The new-to-me word this week is one that could engender discussion, perhaps not all in a good way. But I'm here to learn about words, so let's see. The word is bougie and the related term boujee. I ran across bougie recently in a Twitter post by Sarah Tauber, a crop scientist, who was mocking show farms:
The word bougie was new to me, but for fun, I asked our kids, age range 20 to 31, if they knew the word. They all did. One definition offered up was "something that is fancy in a stupid way (like $18 avocado toast)." Another definition was "acting in a high class manner, with the implication that they are not high class." So that's how my kids understand the term, which is one demographic.
People seem to agree that bougie derives from bourgeoisie or bourgeois, referring to the people who lived in towns (burgs). These people were not aristocrats, nor did they work the land. Merchant class or professional class: pretty much the people we'd call middle class today.
When I asked the kids about bougie, there was some confusion. Did I mean boujee? This is a related term, but pretty clearly from the same root. Boujee seems to have originated in the African American community, and likewise refers to trappings of an affluent lifestyle. But boujee doesn't seem to have the negative connotations that bougie does; for example, people seek to look boujee (video: How to look bad and boujee on a budget). Per a Dictionary.com article, boujee pertains to achieving material success but remaining down to earth. I found the subtlety of the distinction between the terms very interesting.
I should note that when you research this term, you will inevitably run across the song Bad and Boujee by Migos, which might have had some influence in spreading the term to a wide audience.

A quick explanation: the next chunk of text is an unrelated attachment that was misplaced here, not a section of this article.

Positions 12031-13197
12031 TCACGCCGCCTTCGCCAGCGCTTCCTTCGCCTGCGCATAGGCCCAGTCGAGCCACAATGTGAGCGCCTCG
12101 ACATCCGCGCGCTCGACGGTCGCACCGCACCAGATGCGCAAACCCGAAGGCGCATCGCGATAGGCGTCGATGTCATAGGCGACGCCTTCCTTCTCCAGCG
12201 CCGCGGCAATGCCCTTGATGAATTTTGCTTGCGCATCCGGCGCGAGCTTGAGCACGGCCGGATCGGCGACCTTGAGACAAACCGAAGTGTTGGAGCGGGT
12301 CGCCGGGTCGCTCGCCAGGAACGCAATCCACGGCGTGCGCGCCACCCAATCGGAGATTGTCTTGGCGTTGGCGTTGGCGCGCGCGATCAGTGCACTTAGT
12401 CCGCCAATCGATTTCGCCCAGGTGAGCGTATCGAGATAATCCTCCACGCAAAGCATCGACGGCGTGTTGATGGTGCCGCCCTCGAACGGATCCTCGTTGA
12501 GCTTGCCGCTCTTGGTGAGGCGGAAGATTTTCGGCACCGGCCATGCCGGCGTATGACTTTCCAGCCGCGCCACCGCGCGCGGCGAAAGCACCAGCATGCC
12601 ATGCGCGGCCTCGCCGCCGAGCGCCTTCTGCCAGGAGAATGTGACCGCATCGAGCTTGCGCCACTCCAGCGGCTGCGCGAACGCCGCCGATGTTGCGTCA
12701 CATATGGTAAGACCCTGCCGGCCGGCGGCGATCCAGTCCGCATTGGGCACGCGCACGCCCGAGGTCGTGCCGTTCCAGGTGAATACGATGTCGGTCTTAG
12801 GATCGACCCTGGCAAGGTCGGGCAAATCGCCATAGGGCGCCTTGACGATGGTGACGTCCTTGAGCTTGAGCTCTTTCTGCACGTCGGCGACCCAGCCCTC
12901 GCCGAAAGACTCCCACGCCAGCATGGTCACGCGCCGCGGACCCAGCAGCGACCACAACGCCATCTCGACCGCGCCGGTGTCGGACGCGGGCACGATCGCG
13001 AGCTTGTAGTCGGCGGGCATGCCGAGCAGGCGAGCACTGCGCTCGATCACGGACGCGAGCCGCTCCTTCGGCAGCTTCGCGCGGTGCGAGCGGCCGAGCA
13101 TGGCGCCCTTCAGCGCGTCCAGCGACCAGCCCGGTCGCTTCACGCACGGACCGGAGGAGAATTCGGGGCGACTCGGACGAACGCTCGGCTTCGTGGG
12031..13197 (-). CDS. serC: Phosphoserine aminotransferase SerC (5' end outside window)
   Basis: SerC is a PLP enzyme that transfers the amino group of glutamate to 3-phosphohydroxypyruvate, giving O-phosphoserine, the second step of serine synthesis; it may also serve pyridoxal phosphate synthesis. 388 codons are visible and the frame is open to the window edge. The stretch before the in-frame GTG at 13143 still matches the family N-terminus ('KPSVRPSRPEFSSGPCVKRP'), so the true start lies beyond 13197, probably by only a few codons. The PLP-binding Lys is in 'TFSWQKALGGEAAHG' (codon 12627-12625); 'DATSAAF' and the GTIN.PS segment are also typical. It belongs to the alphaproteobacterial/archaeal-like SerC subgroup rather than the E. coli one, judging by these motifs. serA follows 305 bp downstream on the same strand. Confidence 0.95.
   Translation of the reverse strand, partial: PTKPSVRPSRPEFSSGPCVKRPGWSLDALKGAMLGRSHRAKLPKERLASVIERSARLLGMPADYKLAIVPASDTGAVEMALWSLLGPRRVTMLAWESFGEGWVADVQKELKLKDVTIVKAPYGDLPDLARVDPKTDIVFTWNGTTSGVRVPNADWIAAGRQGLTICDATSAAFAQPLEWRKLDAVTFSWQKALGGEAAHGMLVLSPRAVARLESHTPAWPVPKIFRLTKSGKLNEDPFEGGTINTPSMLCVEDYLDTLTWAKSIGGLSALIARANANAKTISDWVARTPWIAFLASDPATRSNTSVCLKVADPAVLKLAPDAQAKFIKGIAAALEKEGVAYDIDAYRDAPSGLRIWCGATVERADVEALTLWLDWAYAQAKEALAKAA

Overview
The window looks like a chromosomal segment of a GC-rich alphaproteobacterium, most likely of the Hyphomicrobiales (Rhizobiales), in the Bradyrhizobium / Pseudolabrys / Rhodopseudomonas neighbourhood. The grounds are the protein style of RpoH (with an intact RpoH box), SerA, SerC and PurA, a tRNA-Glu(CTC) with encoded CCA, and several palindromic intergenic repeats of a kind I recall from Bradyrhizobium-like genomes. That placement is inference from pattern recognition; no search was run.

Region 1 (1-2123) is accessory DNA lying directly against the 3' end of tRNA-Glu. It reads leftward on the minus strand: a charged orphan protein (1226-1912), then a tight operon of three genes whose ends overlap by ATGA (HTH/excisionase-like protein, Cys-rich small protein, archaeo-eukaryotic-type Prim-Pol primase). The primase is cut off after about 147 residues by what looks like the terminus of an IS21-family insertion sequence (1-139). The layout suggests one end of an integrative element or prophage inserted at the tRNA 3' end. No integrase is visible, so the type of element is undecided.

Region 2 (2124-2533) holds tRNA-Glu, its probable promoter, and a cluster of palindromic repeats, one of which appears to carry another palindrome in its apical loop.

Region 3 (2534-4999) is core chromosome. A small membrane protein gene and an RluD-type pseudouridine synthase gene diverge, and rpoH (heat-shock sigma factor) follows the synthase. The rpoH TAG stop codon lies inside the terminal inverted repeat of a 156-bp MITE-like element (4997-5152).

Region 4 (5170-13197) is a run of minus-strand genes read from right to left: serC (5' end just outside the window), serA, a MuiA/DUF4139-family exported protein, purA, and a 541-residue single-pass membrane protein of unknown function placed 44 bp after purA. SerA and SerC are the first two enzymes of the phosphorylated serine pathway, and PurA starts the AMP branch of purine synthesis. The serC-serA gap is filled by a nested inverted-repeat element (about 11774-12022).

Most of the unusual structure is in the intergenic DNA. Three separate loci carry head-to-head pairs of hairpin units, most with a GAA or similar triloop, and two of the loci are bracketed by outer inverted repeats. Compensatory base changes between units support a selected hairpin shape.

Let us move on to fun origins. I can't believe it's never occurred to me to ask—especially considering how many documents I've formatted in my career—but I only recently looked up the etymology of indent. I bet as soon as I said that you can see it already: dent is "teeth," right? As in dentist. Yes, it is.
The verb came early ("Take hede thy mower mowe clene & holde downe the hyder hand of his sythe that he do nat endent the grasse," from a Middle Ages manual on husbandry.) The original sense is "to make tooth-like incision(s) in the edge of." Note that this definition applies to the shape of the cuts, not how they're made (by biting).
In the document sense, indent to mean "set back" goes back to the 17th century. A nice additional cite, courtesy of the OED: "You must indent your Line four Spaces at least." (Here we insert a joke about the ongoing debate in programming about whether to indent using spaces or tabs.)
Couple of additional thoughts. In terms of formatting documents, the verb indent spawned the verb to outdent; if indenting means setting a line back from the margin, outdenting means moving it toward the margin. You might not find the word outdent in your favorite dictionary, but it's a well-understood term in discussions about formatting.
And finally, the dent of indent is not directly related to the dent of "There's a dent in my car." To dent as in "to make a depression in" is related to dint ("by dint of"), which is a term that was kindly lent to us from Old Norse and that refers to "a stroke or blow." If you know your English history, you'll know that the Old Norsemen dealt out quite a few strokes or blows in their day. I guess that made an impression, haha.
Like this? Read all the Friday words.